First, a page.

MANHATTAN, Kan. — Scholarships don’t guarantee prominence or stardom at Kansas State.
Many highly-rated recruits never see the field, or bide their time for several seasons before getting a chance to compete. Meanwhile, players who show up without a scholarship are fighting them for the same jobs.
Hard work, perseverance and the right attitude mean much more to longtime coach Bill Snyder than the number of stars attached to a recruit’s name.
That’s why the walk-on program at Kansas State has been so successful.
“People can say we get overlooked, but ultimately it’s up to us,” said linebacker Jonathan Truman, one of three former walk-ons who are team captains. “We need to win all of our games and then we’ll finally get some respect. It’s up to us and it’s what we do.”
So far, the No. 7 Wildcats are the lone unbeaten team in the Big 12, and head into Saturday night’s showdown at sixth-ranked TCU with a chance to make a statement to the college football playoff selection committee. As usual, they’ll be relying on a bunch of former walk-ons.
Defensive end Ryan Mueller, who made headlines last season with 11 and a half sacks, has been tearing up opposing offenses once again. He has another 2 and a half this year, despite dealing with double- and triple-teams just about every week.
Truman is third in the Big 12 with nearly 10 tackles per game, and he’s 20 tackles ahead of the next-most productive player on Kansas State’s defense. The serious weight lifter also got hold of a fumble and nearly returned it for a touchdown.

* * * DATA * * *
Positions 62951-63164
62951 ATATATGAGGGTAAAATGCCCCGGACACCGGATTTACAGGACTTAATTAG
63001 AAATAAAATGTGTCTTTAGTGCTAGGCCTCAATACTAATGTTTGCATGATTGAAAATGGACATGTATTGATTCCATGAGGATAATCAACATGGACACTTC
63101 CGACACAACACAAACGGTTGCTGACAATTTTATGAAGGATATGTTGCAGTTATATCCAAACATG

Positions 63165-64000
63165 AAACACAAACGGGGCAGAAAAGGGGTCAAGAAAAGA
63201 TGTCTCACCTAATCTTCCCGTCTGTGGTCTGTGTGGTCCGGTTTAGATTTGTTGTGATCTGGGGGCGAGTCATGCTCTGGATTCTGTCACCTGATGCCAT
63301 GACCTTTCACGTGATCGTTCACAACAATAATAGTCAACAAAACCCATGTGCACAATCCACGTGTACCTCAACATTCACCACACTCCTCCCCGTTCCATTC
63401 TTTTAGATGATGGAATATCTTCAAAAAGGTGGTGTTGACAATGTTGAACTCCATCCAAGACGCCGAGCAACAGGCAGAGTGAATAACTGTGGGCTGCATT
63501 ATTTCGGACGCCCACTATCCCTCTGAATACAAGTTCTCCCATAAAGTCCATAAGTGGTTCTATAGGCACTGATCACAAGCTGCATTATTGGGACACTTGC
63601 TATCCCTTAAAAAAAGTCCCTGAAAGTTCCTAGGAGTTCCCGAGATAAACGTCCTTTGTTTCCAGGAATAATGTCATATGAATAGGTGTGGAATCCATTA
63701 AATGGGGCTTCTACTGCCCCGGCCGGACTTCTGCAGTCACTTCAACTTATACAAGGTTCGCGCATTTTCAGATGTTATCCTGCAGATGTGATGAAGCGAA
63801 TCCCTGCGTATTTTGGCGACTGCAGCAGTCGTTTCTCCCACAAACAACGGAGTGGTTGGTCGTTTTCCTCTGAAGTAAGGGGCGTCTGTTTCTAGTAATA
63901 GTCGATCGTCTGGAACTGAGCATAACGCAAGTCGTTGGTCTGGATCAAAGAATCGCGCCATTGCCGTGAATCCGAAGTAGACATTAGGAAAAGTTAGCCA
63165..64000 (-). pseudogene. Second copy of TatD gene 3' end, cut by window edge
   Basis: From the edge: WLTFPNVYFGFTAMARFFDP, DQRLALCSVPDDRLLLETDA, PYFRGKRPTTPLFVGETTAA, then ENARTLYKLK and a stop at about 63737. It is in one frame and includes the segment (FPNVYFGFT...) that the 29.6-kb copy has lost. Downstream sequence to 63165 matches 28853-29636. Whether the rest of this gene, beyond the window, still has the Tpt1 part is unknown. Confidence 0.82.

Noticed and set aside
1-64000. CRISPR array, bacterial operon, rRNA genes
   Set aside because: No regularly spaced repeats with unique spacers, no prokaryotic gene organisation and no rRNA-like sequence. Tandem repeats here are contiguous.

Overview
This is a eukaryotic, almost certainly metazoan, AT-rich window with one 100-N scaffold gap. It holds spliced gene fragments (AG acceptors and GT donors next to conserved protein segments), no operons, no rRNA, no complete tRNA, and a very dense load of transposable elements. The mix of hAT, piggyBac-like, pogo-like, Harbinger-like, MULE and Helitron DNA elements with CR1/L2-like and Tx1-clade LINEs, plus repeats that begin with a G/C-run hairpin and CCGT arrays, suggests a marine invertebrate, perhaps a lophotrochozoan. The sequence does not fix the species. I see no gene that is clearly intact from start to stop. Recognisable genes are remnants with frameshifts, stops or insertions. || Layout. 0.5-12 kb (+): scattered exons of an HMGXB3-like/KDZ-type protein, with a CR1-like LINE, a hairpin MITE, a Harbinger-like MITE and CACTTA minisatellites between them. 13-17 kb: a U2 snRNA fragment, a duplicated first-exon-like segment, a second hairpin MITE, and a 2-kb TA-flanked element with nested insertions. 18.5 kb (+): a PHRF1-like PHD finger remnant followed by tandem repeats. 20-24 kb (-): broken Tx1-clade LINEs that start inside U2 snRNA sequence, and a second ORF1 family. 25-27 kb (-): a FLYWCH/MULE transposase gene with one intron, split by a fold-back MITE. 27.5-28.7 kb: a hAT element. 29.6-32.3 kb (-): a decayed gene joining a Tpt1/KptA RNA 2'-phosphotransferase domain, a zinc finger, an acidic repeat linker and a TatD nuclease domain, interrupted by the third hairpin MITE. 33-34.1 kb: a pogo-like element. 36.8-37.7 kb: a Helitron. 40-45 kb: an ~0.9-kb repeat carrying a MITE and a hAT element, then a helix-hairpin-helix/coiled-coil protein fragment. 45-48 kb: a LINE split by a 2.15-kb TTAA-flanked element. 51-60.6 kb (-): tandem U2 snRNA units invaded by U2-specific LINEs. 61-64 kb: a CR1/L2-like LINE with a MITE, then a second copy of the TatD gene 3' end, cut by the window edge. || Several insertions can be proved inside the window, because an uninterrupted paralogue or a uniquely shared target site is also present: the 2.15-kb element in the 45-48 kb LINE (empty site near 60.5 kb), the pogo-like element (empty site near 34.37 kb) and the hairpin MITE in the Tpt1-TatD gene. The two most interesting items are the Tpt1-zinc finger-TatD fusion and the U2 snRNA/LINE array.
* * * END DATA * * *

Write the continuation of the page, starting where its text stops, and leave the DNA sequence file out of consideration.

Special teams captain Weston Hiebert is also a former walk-on, and starting defensive back Randall Evans and center B.J. Finney have gone the walk-on rout. Finney redshirted his first year on campus, moved into the starting lineup the following year and established himself as a candidate for the Outland, Rimington and Lombardi awards.
In total, there are 58 players on the roster that are current or former walk-ons.
“I have a tremendous amount of respect for those guys,” Kansas State linebacker Will Davis said. “They come in and they have to prove themselves every day. From the first day they get here, they have to show that they can hang with everyone else here.
“To go through all of that stuff is crazy to me.”
— Jonathan Truman
Snyder established the walk-on program at Kansas State after arriving from Iowa, where coach Hayden Fry had used it to similar success. His own son, Sean Snyder, walked onto the team at Kansas State when his father was hired and became an All-American punter. He’s now the associate head coach and special teams coach.
Others walk-ons include current Green Bay Packers star Jordy Nelson, former NFL players Jon McGraw and Rock Cartwright, and defensive end Blake Seiler, who is also an assistant coach on Snyder’s staff.
“We take a lot of pride in the road that we’ve taken to get here,” Truman said. “It also is a part of the hard work we’ve put in and dedication that it’s taken us to get to this level.”
Davis said the walk-ons separate Kansas State from many other programs. It’s not just that they arrive in droves, but that they become productive team members.
“You don’t normally hear about that anywhere else,” he said. “They come to work every day and that’s why they’re captains. They’re not just leaders vocally, but also by the way they work.”